“It wasn’t mine to make,” Taylor said of the endorsement. “It was done by the international union.”

The small window led the Culinary’s army of organizers to push Obama hard, and the pushy approach riled some members, particularly those who had already settled on Clinton. The Clinton campaign had raised the contention last week that its supporters within the Culinary ranks had been intimidated by union activists to support Obama. No Clinton supporters within the union, however, complained to Sun reporters Saturday of any intimidation.

But the stresses of a divided union membership carried into caucus rooms Saturday, as Clinton supporters openly taunted Obama supporters, waving noisemakers in the air at one site.

“I believe they came out too late” for Obama, said Toni Mitchell, a Culinary worker at New York-New York. “If they had come out sooner they could have been more tactful with the people and they probably would have gotten some more support.”

And then there was the Bill Clinton factor. He toured “back of the house” areas at several Strip properties last week, spending two solid hours at one casino shaking hands with Culinary members on his wife’s behalf.

At the Mirage site on Saturday, Bill Clinton seemed to allege the Culinary Union was intimidating voters, saying it was un-American. “This is America. Everybody is supposed to be able to vote,” he said. Clinton won the site by 25.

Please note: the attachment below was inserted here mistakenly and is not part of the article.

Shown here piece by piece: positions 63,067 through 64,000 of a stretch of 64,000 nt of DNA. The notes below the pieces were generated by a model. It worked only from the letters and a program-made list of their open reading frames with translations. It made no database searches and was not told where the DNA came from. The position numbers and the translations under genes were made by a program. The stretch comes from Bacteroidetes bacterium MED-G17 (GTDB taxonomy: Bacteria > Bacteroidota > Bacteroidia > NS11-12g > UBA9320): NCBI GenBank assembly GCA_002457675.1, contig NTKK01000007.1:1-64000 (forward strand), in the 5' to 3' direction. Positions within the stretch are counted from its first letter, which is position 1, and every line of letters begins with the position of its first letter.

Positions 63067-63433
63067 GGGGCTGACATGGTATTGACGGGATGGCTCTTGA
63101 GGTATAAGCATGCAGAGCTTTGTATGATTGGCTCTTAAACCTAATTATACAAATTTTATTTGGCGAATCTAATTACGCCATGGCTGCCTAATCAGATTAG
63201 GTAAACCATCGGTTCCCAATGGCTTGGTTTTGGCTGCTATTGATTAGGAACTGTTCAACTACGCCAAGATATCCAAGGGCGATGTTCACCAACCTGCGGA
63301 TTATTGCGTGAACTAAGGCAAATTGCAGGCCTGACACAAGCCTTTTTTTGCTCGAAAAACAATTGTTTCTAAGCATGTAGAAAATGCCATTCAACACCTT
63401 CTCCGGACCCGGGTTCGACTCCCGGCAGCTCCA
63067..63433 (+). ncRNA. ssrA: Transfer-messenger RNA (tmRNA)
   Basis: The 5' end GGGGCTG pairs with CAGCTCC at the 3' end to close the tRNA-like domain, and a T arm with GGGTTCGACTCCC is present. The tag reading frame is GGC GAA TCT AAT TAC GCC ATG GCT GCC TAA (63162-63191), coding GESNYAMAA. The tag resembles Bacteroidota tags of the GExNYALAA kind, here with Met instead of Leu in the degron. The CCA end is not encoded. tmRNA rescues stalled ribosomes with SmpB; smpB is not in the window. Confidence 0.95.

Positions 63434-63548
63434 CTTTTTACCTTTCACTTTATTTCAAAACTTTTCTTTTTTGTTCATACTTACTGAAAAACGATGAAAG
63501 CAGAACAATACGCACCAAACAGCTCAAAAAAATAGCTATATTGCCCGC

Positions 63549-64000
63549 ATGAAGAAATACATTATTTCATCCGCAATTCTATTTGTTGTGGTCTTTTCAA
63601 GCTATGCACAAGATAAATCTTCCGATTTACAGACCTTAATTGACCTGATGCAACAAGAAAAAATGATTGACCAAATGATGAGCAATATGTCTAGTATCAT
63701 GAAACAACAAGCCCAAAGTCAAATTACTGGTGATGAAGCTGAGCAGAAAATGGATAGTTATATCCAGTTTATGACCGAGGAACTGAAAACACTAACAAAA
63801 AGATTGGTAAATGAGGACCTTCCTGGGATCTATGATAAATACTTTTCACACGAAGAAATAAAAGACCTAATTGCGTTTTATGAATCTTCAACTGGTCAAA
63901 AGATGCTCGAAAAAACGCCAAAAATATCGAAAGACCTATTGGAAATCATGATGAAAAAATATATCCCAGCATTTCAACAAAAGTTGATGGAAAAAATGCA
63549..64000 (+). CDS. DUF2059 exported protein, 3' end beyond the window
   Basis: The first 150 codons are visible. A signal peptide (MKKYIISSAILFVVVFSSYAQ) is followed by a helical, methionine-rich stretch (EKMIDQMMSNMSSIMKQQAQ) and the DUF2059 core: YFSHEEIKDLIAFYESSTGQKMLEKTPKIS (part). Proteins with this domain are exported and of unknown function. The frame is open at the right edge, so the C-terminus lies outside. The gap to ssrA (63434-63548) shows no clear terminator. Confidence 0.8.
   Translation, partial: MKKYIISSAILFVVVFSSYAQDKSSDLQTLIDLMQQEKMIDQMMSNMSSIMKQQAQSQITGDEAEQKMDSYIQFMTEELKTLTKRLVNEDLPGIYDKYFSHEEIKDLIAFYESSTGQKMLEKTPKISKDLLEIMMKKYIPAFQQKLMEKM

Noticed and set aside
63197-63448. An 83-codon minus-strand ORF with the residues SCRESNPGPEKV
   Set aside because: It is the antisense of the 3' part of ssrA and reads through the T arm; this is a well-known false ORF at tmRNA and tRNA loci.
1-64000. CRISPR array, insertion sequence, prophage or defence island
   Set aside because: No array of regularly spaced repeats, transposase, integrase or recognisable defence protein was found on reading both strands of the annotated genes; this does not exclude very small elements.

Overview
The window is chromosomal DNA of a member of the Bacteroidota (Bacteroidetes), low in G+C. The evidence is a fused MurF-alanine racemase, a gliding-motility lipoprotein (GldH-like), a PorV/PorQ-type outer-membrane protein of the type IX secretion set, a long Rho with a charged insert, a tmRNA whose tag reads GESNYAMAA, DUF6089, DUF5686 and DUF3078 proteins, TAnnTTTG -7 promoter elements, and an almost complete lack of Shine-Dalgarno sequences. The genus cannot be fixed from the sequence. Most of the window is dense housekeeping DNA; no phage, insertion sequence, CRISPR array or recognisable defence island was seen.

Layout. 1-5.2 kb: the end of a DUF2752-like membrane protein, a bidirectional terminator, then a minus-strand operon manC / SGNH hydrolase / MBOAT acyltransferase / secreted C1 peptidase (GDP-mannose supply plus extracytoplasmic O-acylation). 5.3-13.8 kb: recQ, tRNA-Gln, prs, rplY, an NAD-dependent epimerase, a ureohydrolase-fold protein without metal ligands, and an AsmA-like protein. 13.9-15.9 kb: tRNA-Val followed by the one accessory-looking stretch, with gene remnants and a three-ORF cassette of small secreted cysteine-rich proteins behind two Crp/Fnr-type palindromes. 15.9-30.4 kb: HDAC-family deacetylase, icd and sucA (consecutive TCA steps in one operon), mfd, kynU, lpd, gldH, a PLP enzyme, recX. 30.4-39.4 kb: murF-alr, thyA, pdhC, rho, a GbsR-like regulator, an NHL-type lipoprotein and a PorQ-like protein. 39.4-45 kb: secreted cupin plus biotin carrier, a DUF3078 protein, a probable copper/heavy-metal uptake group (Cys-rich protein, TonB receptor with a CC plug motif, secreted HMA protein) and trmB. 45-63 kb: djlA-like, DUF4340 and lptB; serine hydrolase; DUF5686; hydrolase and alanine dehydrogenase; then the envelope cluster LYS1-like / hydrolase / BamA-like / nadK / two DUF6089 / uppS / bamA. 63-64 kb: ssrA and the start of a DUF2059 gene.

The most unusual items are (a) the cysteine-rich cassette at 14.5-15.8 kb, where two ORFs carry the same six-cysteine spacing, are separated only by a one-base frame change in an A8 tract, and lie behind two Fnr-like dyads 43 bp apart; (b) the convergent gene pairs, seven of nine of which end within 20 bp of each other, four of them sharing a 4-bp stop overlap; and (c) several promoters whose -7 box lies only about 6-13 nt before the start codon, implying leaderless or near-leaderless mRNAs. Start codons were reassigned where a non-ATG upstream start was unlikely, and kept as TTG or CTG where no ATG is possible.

The influence was undeniable.

“It’s not too often that you have the former president of the United States greet you as you go into your caucus or have Chelsea Clinton leaflet you,” Taylor said. “It was a full onslaught of Clinton and I congratulate her. She won.”

The political powerbrokers in Nevada will take note, but the union remains vital.

“They’ve taken a serious hit,” a Democratic source said. “But I suspect they’ll find a race they’ll have an effect on and stomp on somebody. They have to. They’ve lost stature not only in the political community, also with their members. They need to do something.”

Nevertheless, given Obama’s standing in the polls a month ago, Taylor called the union’s work “remarkable.” The Culinary helped the campaign close a 20-point gap to about 5 points, he said.

As to whether the union’s political clout had diminished as a result of the loss, Taylor simply said, “Time will tell.”

Besides, his attention is now elsewhere: “We’ve got a big contract fight at the Tropicana.”

Sun reporters J. Patrick Coolican, Mike Trask, Brendan Buhler, Rick Velotta, David McGrath Schwartz and Brian Eckhouse contributed to this report.